David Bentley – Elsewhere, the brain-hurting sum being used to take Little Miss Ronaldo to Madrid has livened up what has, in truth, been a rather moribund football week, and given everyone a chance to demonstrate their knowledge – or lack thereof – of European footballers, by trying to name possible Man Utd targets to replace the little princess. I won’t bother explosing my own ignorance, but it did occur to me that, had this happened last summer, one David Bentley might well have been a name on a few lips. It’s a long time in football, is a year.

Spurs Reserves – By Far The Greatest Team The World Has Ever Seen. Honest.

The official Spurs website is astonishing, a propaganda machine almost Orwellian in its slant on life. On tottenhamhotspur.com the sun always shines, the good guys always win and there is no third-world poverty. In fact, there’s probably no third-world at all, in this planet of fuzzy smiles and merry unicorns. There is just White Hart Lane and the Spurs Megastore, in which FIRST TEAM PLAYERS make GUEST APPEARANCES (fans please note – only two pieces of memorabilia per person may be presented for autographs).Earlier this week Spurs reserves beat Chelski reserves, and our official club website practically wet itself with excitement. I say Spurs “reserves”, but this was not the usual selection of earnest young kids who will eventually be shunted off on loan to Orient before being tossed aside on free transfers without getting a sniff of the first team because we’re too busy blowing £14 squillion on some sub-standard midfielder from Middlesbrough.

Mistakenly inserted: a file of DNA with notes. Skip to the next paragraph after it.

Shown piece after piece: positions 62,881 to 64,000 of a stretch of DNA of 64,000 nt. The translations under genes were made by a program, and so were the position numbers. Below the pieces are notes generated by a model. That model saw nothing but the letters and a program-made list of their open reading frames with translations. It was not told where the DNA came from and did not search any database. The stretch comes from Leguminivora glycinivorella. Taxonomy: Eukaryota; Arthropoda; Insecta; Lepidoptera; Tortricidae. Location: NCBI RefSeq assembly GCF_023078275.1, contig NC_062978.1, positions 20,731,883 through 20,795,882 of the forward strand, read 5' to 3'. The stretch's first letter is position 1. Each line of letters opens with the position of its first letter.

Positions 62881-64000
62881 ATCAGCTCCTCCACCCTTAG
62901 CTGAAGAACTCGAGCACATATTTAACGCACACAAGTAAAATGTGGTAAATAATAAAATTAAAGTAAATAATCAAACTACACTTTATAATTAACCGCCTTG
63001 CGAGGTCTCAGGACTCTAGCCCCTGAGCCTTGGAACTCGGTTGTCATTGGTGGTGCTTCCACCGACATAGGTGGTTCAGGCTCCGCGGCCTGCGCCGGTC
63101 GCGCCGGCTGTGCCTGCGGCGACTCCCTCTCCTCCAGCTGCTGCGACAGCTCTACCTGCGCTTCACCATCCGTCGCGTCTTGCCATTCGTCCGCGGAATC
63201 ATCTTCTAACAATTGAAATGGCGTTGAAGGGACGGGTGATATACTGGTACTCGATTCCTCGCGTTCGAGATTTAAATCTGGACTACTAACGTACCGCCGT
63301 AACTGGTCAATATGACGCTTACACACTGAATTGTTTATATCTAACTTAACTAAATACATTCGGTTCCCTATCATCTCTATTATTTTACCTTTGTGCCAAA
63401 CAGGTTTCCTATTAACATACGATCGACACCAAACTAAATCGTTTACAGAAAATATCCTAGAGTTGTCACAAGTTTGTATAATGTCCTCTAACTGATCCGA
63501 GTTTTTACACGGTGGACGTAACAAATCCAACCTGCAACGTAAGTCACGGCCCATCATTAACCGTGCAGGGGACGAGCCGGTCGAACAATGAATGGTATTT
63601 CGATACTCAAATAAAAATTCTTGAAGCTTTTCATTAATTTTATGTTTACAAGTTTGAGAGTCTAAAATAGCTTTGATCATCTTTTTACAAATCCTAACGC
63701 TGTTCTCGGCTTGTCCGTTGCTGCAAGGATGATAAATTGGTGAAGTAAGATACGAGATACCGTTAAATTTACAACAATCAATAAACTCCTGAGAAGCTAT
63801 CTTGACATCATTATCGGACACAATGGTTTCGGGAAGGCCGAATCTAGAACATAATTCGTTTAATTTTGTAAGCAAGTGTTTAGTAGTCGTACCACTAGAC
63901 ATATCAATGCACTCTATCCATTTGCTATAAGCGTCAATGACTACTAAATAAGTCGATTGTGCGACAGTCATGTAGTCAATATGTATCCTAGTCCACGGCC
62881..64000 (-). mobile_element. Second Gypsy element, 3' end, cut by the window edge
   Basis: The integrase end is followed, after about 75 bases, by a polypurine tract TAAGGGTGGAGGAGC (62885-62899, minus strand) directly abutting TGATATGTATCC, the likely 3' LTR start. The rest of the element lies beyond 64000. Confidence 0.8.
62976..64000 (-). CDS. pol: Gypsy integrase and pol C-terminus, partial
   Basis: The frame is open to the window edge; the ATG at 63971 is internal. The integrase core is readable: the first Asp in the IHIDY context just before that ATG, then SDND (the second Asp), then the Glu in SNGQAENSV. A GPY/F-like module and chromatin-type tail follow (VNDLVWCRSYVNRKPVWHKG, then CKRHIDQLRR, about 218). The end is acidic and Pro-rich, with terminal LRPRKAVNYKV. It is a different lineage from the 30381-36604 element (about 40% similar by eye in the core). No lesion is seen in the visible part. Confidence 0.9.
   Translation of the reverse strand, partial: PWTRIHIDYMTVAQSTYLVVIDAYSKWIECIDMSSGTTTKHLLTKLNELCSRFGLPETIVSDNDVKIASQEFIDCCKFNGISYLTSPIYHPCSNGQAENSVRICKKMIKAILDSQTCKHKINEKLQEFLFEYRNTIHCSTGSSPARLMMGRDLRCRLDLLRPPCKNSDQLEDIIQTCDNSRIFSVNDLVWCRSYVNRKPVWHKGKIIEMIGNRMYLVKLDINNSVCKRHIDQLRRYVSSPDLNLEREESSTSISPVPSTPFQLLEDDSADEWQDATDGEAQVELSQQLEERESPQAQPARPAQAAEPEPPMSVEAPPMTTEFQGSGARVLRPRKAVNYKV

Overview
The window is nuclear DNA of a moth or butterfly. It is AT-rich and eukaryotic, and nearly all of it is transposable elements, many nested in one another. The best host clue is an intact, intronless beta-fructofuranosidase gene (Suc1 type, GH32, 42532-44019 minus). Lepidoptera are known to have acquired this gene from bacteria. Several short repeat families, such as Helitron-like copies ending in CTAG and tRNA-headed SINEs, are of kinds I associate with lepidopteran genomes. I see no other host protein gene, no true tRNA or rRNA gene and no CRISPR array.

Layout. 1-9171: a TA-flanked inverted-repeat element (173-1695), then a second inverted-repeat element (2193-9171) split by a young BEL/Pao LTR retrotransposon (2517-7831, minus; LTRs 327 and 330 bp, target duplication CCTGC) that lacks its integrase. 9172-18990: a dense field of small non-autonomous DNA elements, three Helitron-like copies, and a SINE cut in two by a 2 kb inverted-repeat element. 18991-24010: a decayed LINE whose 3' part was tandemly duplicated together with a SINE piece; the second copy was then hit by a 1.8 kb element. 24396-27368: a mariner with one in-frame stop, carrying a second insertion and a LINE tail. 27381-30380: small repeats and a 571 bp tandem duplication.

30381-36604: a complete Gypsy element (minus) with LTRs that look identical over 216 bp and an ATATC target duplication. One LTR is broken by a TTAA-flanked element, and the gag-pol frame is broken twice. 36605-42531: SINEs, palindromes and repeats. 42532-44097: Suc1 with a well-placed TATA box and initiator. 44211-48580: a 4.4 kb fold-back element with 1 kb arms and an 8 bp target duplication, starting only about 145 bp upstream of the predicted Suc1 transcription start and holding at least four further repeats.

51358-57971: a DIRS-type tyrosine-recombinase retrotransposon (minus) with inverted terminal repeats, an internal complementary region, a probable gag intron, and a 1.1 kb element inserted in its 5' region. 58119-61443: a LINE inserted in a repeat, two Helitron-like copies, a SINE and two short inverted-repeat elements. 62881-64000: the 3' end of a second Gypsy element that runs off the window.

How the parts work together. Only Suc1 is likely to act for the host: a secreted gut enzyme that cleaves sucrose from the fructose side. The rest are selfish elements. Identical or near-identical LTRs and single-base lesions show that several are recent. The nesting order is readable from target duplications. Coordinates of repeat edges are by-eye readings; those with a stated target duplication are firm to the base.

No, this reserves team consisted largely of our subs bench from the last couple of weeks. Chimbonda, Bale, Hudd, Bentley, Pav, Campbell (with a guest appearance from Rocha, who not only is still alive, but is still, apparently, making a living as a footballer).